ERAQRA

Welcome to the website for Royal Artillery Quays

About RAQ

 

 

RAQ (Royal Artillery Quays) is in Thamesmead, which is part of the London Borough of Greenwich, South East London.

 

RAQ is a new development which is part of a 2000 home-building programme on undeveloped land started in the year 2000.

 

 

 

RAQ is made up of 418 apartments in eight Blocks;

 

  • Tidlock House
  • Cumberland House
  • Tideslea Tower
  • Sark Tower
  • Granary Mansions
  • Bendish Point
  • Wyatt Point
  • Albert House

Tidlock House and Albert House are part of a part buy/part let scheme run by the MOAT housing association which is based in Kent. Residents in these blocks have their own Residents Association. Bendish Point also forms part of a part buy/part let scheme but is one of the six blocks covered by ERAQRA. The remaining blocks are privately owned, and a significant proportion of apartments are sub-let.

 

RAQ was built by Barratt Homes (Barratts), and is managed by Solitaire.

 

History of the local area 

There is probably no area within the Thames gateway that generates more interest than Thamesmead, a huge development that covers 130 acres of former marshland in Greewnwich and Bexley.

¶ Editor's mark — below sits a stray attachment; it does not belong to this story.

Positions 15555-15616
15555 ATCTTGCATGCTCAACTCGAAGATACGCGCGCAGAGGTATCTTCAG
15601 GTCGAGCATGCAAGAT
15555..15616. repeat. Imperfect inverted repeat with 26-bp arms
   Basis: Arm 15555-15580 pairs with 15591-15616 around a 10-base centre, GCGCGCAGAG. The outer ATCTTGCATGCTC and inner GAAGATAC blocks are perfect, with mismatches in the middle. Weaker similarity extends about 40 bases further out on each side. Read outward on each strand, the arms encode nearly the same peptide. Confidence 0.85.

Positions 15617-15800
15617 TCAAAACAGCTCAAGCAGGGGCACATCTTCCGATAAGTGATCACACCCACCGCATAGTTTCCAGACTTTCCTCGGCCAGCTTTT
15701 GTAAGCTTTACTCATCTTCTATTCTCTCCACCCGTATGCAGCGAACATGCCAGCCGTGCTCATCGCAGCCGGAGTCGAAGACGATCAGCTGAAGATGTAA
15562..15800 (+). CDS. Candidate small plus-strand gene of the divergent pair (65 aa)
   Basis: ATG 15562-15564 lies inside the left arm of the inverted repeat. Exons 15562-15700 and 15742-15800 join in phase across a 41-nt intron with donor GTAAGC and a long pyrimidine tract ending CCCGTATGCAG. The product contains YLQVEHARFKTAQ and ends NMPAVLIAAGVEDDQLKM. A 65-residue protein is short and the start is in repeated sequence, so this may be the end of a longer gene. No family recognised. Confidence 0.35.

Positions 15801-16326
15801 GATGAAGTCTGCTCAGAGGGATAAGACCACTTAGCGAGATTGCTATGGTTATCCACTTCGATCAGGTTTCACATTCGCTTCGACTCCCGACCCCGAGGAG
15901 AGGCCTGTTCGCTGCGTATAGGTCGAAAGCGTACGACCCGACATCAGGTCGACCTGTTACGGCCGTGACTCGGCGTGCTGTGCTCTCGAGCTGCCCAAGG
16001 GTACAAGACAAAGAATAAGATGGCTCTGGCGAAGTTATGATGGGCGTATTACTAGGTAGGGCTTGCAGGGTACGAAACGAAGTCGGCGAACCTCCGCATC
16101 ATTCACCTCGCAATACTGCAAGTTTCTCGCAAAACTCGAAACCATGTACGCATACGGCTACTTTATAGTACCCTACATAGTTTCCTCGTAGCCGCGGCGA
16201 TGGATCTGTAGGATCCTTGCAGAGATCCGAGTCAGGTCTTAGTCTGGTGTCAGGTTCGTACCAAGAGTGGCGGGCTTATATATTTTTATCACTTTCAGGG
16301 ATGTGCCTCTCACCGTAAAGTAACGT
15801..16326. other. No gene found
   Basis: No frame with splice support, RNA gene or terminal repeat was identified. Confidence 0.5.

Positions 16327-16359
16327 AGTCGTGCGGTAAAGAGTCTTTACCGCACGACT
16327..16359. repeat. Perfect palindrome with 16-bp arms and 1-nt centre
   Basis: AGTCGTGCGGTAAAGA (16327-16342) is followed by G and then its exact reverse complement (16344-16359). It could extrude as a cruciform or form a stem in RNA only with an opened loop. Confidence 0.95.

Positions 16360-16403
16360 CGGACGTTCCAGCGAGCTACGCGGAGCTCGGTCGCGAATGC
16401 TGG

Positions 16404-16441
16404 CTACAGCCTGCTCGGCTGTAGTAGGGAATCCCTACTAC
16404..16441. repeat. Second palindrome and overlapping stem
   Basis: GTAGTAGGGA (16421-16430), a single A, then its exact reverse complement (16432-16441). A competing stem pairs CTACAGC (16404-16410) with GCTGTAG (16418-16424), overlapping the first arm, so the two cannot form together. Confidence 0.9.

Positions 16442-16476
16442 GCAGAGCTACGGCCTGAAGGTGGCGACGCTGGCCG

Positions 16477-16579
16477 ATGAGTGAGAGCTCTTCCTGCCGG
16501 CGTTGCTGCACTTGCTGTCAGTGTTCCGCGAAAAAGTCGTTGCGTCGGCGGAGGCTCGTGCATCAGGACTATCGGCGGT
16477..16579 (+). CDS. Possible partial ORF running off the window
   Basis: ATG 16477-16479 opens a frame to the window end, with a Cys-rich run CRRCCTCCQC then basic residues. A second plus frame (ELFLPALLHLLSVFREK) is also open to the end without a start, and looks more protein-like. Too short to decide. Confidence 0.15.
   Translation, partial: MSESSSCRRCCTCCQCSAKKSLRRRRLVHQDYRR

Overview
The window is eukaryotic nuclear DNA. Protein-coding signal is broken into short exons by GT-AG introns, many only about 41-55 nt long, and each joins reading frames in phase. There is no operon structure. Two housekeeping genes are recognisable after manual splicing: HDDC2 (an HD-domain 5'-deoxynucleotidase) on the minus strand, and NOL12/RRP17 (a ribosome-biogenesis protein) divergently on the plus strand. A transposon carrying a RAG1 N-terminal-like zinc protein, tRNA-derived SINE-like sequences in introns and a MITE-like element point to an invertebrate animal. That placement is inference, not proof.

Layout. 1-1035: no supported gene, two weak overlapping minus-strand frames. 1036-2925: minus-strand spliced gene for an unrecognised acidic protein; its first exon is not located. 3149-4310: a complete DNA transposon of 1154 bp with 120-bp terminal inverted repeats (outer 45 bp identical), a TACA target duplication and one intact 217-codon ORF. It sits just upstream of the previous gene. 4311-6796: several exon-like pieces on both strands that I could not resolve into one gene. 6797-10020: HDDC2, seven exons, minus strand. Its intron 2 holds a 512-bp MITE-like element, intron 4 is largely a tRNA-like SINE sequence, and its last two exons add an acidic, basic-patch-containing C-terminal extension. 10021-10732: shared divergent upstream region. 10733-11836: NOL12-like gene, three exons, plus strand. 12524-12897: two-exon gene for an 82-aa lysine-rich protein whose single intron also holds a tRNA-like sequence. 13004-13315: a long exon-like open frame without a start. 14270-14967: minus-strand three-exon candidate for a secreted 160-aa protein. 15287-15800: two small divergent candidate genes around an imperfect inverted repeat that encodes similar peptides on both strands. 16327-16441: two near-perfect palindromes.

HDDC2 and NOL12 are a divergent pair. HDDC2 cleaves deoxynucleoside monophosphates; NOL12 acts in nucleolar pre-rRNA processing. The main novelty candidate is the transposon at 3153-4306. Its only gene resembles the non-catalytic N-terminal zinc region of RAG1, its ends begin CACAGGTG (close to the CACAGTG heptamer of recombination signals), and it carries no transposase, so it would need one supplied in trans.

Image:Medwaymegalith.jpgThe history of the area's development dates far back beyond recorded history. The area that Thamesmead now occupies was originally uninhabited marshland. However, neolithic peoples built monuments reminiscent of Stonehenge along the Medway valley. By the Bronze Age humans were active on the marshes, as evidenced by the discovery of a brushwood trackway during excavations for new roads in 1997. at the RAQ site a thriving iron age settlement was also known to exist.

Julius Caesar is known to have visited the region of Cantia (Kent) in 51 BC during his unsuccessful invasion. After the Romans, under Claudius, conquered England and founded Londinium in the first century AD, they maintained a fort near the present Woolwich Ferry to guard the navigable river that was the key to the city's prosperity. The city peaked after the visit of Hadrian in 122 AD, but a disasterous fire and outbreak of the plague spelled the beginning of the end of early London.

As Germanic tribes overran western Europe in the fourth century, severing links with the 'Eternal City', Roman power waned. Britons began electing their own leaders (kings), instead of them being appointed by the Emperor. Rome officially severed links with Britain in 410 AD, and the last Roman Emperor in the west abdicated in 476 AD.